site:volokh.com nrwo politics
7.11.2007 12:12pm
Taeyoung (mail):
If it's simple, it's too simple and doesn't capture nuance; if it's complicated, it's too complicated and too hard to understand.

I think one of the big problems is the conception of "conservative" -- in the American context, there's a general political consensus on what it stands for, but at root, it's more a general attitude than anything else. And people coming out of different traditions -- New England vs. Southern vs. Immigrant -- potentially have very different views on what a "conservative" order would be. This is sort of like the problem where "right-wing" and "left-wing" in the US don't match up well with analogous "right-wing" and "left-wing" movements in other countries.

For my part, I put myself down as ultraconservative, because basically I am. Except that I'm an atheist and pretty much always have been, and in some ways that removes me from the core of what, in the United States, constitutes a "conservative" worldview, rooted in actual human experience and shared cultural understanding. That's a difference that a social/economic indexing really wouldn't capture well.
7.11.2007 12:30pm
DiverDan (mail):
I also put myself down as Libertarian, But I'd venture to guess that I'm totally at odds with most libertarians on the issue of whether certain watershed Supreme Court opinions were rightly decided. For example, I think both Roe v. Wade and Lawrence v. Texas were terrible decisions. It's not that I disagree with the policy decisions made by the Court in those cases; to the contrary, from a purely philosophical point of view, I applaud those policy decisions. But I strenuously deny the authority of the Judiciary to make those decisions under our Constitution. So, is there a subcategory for "Constitutional Libertarians"?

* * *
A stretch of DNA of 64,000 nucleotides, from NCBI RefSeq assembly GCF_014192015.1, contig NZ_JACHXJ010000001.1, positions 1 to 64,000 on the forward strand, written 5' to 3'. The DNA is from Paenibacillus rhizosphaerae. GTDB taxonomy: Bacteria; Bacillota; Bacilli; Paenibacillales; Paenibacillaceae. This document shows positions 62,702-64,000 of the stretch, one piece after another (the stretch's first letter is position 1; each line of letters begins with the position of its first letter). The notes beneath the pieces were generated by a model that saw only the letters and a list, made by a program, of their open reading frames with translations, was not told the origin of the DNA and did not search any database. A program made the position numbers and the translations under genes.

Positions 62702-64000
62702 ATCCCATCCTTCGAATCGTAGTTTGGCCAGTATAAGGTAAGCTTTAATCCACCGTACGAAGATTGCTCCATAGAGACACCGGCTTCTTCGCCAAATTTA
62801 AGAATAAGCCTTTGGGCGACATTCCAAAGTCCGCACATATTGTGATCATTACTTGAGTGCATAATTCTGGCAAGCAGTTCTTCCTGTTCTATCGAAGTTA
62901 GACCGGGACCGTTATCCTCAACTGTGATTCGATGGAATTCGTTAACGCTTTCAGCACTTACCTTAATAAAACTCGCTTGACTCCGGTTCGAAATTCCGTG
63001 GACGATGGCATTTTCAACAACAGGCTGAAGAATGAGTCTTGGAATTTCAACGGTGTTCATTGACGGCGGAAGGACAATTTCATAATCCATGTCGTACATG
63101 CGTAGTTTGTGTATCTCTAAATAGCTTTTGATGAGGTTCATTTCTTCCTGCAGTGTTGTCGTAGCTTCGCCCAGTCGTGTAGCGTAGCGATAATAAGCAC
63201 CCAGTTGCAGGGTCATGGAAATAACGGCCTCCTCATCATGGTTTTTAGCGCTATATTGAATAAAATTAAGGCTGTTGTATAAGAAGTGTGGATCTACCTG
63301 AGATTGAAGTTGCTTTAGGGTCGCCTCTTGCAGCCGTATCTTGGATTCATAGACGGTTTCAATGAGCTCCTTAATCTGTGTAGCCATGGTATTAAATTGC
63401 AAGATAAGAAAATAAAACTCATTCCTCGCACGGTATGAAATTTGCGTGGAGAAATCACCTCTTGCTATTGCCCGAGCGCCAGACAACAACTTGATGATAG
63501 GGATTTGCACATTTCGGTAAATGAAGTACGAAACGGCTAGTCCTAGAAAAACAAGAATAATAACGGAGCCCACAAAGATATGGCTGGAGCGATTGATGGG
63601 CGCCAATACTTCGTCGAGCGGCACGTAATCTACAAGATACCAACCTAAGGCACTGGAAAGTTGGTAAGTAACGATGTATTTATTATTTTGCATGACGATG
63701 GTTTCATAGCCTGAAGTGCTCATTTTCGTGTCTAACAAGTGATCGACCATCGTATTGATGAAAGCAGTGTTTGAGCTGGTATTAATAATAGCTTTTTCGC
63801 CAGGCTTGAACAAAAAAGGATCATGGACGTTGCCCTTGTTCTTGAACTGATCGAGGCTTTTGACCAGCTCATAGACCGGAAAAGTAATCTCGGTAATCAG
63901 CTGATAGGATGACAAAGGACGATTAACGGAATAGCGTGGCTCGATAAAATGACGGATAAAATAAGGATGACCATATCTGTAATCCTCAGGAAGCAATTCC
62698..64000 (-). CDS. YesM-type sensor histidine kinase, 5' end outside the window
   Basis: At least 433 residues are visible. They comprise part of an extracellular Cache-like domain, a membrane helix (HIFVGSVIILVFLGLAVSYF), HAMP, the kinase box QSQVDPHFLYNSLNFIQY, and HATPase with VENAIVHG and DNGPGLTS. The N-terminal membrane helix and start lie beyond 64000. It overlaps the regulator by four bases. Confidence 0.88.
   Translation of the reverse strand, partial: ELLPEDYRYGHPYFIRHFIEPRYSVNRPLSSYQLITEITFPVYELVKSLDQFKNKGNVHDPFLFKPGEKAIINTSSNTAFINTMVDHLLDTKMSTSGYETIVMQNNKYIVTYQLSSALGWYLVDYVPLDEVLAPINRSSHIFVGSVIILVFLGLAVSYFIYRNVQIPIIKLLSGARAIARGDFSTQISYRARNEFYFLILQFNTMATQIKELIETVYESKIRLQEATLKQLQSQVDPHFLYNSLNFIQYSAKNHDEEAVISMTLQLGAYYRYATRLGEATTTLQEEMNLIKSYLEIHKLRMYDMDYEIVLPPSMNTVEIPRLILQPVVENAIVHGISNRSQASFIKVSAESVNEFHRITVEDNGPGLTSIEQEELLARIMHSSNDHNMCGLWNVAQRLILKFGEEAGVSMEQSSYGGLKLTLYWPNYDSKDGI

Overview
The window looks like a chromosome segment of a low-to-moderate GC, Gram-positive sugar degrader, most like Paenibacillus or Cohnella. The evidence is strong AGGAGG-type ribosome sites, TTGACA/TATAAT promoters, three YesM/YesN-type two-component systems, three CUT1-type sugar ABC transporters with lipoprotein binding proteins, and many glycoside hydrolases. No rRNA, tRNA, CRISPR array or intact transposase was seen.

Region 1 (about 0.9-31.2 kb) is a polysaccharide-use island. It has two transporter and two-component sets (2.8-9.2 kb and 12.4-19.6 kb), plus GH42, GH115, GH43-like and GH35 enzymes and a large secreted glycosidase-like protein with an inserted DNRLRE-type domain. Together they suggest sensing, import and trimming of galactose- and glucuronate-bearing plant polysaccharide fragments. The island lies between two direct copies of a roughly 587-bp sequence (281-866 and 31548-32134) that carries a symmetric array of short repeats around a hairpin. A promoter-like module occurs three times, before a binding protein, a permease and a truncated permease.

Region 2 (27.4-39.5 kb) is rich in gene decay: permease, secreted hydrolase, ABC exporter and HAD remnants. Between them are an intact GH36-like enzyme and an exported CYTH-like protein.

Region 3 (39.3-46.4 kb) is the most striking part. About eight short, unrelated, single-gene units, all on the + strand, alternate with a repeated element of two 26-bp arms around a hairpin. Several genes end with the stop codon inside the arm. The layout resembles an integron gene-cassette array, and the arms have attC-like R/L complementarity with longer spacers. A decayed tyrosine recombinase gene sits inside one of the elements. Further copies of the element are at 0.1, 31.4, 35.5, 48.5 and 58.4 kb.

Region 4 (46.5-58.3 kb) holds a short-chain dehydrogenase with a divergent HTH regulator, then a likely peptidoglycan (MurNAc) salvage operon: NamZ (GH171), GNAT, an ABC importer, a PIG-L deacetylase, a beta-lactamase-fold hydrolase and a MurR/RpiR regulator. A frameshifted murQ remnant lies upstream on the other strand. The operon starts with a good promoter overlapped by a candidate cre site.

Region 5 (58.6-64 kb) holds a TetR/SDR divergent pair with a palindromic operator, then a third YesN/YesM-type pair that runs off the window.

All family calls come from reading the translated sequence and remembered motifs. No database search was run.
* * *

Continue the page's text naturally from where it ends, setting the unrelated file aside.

7.11.2007 12:39pm
Hattio (mail):
I also had to choose between moderately liberal and other. The problem is, on most policy issues I tend pretty hard to the liberal line (not the moderate liberal line). However, I basically support markets (with regulation for externalities like environmental damage etc). The other thing that makes me very much not like most liberals is I'm pretty hard line on gun rights. I generally think folks shouldn't permanently lose their right to own guns for any reason that wouldn't have them locked up forever. Yes, that includes those convicted of domestic violence (an exception for DV crimes committed with guns would be fine), and those convicted of felonies, especially non-violent ones. I see no reason why someone who forges checks should lose their right to own guns.